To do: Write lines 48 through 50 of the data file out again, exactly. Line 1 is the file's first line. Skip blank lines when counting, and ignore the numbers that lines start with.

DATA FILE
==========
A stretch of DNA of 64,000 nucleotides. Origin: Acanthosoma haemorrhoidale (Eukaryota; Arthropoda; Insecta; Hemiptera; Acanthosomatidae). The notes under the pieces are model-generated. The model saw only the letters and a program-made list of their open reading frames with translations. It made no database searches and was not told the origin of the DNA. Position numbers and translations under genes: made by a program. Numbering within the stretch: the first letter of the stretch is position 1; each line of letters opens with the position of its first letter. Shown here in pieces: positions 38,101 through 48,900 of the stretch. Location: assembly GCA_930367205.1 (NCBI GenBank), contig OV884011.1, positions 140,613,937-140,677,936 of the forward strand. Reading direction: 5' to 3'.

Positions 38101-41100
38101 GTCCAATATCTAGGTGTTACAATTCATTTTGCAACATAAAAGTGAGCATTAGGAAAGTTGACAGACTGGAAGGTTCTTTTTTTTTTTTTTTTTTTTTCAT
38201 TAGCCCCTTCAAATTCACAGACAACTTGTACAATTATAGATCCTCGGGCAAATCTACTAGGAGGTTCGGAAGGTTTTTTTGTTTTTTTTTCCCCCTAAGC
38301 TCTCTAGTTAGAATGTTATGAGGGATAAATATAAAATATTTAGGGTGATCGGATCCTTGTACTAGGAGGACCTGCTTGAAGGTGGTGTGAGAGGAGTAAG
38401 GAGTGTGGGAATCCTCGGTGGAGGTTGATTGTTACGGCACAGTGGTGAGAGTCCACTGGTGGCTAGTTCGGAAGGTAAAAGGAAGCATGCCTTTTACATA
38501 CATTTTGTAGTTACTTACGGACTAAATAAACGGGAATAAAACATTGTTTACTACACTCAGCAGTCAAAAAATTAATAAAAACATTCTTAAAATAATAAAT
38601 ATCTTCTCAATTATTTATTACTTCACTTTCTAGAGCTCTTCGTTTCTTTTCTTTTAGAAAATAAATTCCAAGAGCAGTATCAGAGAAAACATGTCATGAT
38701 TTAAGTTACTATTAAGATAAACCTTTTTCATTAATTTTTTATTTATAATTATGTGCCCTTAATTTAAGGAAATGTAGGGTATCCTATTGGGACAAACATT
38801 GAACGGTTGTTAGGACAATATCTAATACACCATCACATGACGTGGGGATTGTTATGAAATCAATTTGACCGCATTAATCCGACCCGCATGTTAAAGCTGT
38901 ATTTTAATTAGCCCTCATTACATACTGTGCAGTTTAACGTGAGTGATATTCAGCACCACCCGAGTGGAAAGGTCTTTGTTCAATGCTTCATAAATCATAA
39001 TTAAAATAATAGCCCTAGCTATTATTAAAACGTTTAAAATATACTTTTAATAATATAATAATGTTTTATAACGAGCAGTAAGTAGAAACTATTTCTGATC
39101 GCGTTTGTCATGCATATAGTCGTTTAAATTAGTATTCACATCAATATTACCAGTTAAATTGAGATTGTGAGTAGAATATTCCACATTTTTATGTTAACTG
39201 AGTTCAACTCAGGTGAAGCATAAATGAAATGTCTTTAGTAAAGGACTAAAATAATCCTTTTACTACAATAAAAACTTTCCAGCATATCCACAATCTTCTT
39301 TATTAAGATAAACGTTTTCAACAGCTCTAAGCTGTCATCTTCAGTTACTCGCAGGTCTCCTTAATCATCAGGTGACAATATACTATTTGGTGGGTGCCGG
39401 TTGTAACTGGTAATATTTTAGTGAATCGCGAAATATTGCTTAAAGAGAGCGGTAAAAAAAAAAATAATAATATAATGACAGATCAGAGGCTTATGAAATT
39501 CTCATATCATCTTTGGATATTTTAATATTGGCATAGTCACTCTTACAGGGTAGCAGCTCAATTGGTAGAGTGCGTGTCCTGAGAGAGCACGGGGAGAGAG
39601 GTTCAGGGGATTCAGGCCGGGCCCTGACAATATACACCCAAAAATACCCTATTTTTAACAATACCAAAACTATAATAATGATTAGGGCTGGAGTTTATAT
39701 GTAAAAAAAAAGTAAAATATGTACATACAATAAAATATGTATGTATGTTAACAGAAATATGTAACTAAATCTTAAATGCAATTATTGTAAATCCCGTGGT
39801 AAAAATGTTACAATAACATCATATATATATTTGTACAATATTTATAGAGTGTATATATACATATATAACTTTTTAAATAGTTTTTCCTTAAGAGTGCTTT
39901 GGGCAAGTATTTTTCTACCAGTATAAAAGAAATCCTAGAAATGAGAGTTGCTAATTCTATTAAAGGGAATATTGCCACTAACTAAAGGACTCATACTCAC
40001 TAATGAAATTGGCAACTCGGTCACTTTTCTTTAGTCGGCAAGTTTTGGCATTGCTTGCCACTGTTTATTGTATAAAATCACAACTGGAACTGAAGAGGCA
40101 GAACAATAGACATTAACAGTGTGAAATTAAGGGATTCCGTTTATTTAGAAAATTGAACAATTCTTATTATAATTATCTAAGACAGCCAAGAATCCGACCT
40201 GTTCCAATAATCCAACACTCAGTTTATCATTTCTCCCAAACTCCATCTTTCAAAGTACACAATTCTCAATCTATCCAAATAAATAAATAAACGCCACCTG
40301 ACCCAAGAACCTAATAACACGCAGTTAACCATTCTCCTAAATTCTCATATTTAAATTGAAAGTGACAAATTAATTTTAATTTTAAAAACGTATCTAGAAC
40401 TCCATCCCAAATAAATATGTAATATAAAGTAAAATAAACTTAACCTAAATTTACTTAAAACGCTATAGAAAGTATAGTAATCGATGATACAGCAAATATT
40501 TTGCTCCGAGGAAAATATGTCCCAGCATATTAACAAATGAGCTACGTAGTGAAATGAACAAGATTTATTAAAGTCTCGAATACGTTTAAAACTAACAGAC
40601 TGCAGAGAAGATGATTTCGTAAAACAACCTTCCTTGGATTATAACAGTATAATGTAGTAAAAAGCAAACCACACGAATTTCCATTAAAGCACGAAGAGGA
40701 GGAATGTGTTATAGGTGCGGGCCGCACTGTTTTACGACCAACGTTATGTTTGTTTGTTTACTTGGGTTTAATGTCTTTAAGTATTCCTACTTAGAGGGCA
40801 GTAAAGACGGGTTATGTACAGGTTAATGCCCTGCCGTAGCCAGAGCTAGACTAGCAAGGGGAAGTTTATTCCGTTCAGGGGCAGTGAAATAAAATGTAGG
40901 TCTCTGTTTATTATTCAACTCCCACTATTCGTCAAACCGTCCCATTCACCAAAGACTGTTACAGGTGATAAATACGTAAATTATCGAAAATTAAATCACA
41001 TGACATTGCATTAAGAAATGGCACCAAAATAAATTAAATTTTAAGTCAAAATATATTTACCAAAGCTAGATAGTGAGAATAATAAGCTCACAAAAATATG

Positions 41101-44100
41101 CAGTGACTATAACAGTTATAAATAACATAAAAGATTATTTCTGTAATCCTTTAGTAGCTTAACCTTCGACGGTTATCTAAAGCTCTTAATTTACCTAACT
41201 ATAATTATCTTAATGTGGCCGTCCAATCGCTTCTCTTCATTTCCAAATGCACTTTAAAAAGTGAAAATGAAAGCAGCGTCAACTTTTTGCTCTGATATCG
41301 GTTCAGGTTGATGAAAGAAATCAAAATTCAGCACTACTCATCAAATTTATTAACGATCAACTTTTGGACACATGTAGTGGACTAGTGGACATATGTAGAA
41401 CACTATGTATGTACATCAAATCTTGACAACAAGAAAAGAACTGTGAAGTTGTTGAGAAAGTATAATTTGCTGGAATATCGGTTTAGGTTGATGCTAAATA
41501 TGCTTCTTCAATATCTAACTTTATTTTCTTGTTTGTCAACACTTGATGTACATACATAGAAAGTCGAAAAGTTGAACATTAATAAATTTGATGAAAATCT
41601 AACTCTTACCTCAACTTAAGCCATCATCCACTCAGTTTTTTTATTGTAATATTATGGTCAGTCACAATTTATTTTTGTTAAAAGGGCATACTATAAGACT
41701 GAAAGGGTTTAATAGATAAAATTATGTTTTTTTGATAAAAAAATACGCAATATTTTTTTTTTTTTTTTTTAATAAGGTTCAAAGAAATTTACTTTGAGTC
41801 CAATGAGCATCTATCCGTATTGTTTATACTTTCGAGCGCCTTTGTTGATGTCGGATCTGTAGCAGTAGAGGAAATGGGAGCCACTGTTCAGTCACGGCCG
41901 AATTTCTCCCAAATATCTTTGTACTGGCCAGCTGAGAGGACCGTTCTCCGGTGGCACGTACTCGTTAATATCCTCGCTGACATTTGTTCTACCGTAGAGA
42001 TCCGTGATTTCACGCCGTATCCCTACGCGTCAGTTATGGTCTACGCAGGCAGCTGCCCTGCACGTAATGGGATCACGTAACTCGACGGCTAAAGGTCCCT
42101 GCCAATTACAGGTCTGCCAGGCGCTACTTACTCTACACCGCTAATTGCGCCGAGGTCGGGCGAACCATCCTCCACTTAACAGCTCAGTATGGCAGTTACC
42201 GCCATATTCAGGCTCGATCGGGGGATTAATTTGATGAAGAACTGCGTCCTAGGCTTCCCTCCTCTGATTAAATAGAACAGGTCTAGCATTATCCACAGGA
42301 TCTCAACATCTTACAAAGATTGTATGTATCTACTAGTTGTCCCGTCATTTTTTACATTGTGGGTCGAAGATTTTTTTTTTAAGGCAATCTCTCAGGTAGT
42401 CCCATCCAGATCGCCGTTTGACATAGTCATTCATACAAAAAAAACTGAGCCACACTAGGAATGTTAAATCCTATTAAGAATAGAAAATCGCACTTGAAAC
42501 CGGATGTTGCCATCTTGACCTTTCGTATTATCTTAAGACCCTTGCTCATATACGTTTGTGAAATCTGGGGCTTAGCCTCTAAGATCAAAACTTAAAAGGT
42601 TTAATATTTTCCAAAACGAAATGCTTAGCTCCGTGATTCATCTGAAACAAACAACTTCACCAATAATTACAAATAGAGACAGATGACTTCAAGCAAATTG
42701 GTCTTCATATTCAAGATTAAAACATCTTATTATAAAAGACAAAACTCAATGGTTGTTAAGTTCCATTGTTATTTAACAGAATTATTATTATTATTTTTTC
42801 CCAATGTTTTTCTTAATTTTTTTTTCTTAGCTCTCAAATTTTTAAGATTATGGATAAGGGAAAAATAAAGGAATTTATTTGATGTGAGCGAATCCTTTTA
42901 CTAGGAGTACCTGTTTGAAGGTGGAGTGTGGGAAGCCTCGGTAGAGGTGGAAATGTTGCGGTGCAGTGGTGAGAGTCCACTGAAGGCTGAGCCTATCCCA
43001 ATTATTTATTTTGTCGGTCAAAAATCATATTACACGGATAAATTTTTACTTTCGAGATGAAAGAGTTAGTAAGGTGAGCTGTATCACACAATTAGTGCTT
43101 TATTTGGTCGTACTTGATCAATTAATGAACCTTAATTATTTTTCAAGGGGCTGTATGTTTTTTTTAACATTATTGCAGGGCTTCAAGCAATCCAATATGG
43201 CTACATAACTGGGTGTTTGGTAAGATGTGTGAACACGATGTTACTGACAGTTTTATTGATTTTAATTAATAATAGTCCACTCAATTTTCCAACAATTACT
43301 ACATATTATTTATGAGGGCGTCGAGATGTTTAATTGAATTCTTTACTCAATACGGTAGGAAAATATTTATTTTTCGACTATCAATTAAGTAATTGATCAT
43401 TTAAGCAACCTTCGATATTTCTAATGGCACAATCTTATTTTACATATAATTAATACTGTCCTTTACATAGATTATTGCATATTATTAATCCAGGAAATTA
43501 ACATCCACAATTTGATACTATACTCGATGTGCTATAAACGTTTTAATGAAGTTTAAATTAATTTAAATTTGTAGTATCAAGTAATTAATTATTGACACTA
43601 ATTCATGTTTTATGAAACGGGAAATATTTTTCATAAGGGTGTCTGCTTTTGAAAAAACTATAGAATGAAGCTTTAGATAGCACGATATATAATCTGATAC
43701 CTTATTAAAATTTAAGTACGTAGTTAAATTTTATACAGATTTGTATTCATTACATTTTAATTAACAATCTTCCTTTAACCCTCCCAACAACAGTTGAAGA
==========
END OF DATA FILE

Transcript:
42501 CGGATGTTGCCATCTTGACCTTTCGTATTATCTTAAGACCCTTGCTCATATACGTTTGTGAAATCTGGGGCTTAGCCTCTAAGATCAAAACTTAAAAGGT
42601 TTAATATTTTCCAAAACGAAATGCTTAGCTCCGTGATTCATCTGAAACAAACAACTTCACCAATAATTACAAATAGAGACAGATGACTTCAAGCAAATTG
42701 GTCTTCATATTCAAGATTAAAACATCTTATTATAAAAGACAAAACTCAATGGTTGTTAAGTTCCATTGTTATTTAACAGAATTATTATTATTATTTTTTC